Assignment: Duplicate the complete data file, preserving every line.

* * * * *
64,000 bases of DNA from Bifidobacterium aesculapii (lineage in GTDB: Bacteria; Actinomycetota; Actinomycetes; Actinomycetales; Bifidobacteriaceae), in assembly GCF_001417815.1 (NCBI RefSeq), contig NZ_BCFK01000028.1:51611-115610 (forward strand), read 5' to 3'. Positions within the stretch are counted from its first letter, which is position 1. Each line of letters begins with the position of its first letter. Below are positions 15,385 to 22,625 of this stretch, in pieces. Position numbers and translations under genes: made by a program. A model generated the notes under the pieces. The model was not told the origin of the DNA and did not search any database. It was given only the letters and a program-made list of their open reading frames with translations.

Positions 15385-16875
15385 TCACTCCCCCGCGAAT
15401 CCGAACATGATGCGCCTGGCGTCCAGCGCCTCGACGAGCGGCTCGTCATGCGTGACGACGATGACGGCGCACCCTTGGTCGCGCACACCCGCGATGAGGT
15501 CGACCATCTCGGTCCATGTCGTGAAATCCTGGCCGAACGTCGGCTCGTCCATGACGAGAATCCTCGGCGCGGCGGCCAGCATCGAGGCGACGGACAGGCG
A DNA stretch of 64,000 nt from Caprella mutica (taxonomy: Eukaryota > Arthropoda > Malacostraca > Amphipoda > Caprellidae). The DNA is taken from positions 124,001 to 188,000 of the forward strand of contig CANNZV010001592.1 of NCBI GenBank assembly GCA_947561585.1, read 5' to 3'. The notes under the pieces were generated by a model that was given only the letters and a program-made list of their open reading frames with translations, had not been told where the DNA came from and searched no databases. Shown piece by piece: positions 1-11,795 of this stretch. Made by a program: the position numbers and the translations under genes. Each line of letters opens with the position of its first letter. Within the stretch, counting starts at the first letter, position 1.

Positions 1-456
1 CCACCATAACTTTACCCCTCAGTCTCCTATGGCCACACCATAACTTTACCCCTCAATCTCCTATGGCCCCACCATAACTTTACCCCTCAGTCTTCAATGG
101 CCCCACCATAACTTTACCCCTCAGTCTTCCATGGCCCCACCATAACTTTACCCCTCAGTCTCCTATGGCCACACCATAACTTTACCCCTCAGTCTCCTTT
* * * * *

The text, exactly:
64,000 bases of DNA from Bifidobacterium aesculapii (lineage in GTDB: Bacteria; Actinomycetota; Actinomycetes; Actinomycetales; Bifidobacteriaceae), in assembly GCF_001417815.1 (NCBI RefSeq), contig NZ_BCFK01000028.1:51611-115610 (forward strand), read 5' to 3'. Positions within the stretch are counted from its first letter, which is position 1. Each line of letters begins with the position of its first letter. Below are positions 15,385 to 22,625 of this stretch, in pieces. Position numbers and translations under genes: made by a program. A model generated the notes under the pieces. The model was not told the origin of the DNA and did not search any database. It was given only the letters and a program-made list of their open reading frames with translations.

Positions 15385-16875
15385 TCACTCCCCCGCGAAT
15401 CCGAACATGATGCGCCTGGCGTCCAGCGCCTCGACGAGCGGCTCGTCATGCGTGACGACGATGACGGCGCACCCTTGGTCGCGCACACCCGCGATGAGGT
15501 CGACCATCTCGGTCCATGTCGTGAAATCCTGGCCGAACGTCGGCTCGTCCATGACGAGAATCCTCGGCGCGGCGGCCAGCATCGAGGCGACGGACAGGCG
A DNA stretch of 64,000 nt from Caprella mutica (taxonomy: Eukaryota > Arthropoda > Malacostraca > Amphipoda > Caprellidae). The DNA is taken from positions 124,001 to 188,000 of the forward strand of contig CANNZV010001592.1 of NCBI GenBank assembly GCA_947561585.1, read 5' to 3'. The notes under the pieces were generated by a model that was given only the letters and a program-made list of their open reading frames with translations, had not been told where the DNA came from and searched no databases. Shown piece by piece: positions 1-11,795 of this stretch. Made by a program: the position numbers and the translations under genes. Each line of letters opens with the position of its first letter. Within the stretch, counting starts at the first letter, position 1.

Positions 1-456
1 CCACCATAACTTTACCCCTCAGTCTCCTATGGCCACACCATAACTTTACCCCTCAATCTCCTATGGCCCCACCATAACTTTACCCCTCAGTCTTCAATGG
101 CCCCACCATAACTTTACCCCTCAGTCTTCCATGGCCCCACCATAACTTTACCCCTCAGTCTCCTATGGCCACACCATAACTTTACCCCTCAGTCTCCTTT